Now that you’ve engaged your students with awesome Hour of Code fun, I’m thrilled to introduce the incredible Root Robotics for going far beyond the hour! Root’s a versatile, engaging robotics and coding program that grows with students from pre-K up through grade 12. Root comes to us from our friends at Sunburst Digital – who provide engaging STEAM and SafeSchools programs for schools.
This holiday season, you can enter to win a $100 credit applied to a purchase of Root or ANY OTHER STEAM solution from Sunburst here! Sunburst wants to hear about the innovative ways you’ve engaged your students with Hour of Code – share a few lines about your activities, and you’ll be entered to win! Learn more and fill out your entry form here.
Created by learning and robotics experts at Harvard University, Root is a hexagonal-shaped robot that climbs whiteboards and traverses tables. Learners can program Root to move, turn, draw, erase, scan colors, play music, light up, sense touches, feel bumps, detect magnetic surfaces, perceive light, and respond to sensors in a phone or tablet.
Root’s design enables whole class instruction and project-based learning in groups. In addition to exciting, easy-to-implement lessons that teachers can deliver on the classroom whiteboard, each Root comes with a foldable whiteboard mat, perfect for groups to use anywhere.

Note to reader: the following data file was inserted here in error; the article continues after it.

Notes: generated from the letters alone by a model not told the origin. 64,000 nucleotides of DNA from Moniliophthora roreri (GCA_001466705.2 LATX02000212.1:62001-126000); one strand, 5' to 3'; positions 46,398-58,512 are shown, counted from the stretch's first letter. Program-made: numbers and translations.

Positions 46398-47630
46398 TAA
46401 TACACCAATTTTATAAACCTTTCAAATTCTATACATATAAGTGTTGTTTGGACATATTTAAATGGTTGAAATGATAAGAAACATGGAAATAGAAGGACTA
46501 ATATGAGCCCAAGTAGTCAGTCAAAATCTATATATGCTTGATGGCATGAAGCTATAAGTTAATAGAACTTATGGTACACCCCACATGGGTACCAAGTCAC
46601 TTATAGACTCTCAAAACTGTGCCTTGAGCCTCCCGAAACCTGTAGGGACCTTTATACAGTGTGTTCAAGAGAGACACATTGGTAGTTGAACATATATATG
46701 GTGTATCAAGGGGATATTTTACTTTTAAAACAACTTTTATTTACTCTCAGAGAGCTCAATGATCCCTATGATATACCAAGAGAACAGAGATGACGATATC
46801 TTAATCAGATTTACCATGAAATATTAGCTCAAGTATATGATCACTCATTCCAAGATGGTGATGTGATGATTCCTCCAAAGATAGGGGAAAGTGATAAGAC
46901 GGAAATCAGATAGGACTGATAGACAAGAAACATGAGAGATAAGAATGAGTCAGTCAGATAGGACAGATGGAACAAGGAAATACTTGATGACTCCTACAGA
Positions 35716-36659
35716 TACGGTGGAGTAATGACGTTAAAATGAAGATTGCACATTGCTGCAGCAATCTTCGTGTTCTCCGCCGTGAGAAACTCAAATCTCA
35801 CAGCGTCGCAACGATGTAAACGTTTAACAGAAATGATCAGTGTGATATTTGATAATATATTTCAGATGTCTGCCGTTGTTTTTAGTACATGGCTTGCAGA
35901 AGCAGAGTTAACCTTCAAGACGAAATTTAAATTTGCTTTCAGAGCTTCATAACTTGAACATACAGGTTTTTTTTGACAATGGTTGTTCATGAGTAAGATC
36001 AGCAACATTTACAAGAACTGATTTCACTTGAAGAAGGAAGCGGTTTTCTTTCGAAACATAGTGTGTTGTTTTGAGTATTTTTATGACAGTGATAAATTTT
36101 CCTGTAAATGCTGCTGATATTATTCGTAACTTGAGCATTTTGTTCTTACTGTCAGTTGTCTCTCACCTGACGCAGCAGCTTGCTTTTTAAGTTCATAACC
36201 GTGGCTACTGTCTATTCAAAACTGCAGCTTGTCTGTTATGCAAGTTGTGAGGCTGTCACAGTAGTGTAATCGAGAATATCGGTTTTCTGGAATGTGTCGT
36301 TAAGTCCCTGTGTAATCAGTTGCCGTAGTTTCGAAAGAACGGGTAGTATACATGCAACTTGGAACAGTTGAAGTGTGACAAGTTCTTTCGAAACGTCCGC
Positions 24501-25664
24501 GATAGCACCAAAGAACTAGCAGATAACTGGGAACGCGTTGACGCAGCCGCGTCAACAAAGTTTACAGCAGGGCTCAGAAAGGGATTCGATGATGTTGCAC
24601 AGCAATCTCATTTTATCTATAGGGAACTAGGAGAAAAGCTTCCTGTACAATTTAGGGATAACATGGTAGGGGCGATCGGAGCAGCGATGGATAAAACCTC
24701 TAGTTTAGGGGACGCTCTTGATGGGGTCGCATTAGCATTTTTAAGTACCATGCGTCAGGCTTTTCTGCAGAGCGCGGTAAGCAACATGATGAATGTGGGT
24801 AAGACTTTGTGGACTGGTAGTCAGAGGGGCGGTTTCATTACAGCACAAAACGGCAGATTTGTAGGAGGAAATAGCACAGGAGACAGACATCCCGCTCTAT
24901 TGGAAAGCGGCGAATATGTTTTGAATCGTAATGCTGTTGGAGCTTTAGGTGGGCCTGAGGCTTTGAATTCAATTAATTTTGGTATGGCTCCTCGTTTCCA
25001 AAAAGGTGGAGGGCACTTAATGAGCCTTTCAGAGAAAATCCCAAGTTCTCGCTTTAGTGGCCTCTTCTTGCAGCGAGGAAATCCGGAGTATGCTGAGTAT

C-STEM Studio is a California A-G approved curriculum and turn-key solution for teaching science, technology, engineering and mathematics through computing and robotics. This web-based scalable program is available for elementary through high school students and can last anywhere from four weeks to a year. As Professor Harry Cheng, Director of the UC Davis Center for Computing and STEM Education who offers this program, states simply: “Our goal is to get kids interested in math and robotics through hands-on computing and robotics.” In fact, the C-STEM Studio algebra curriculum is fully aligned with Common Core state standards in mathematics.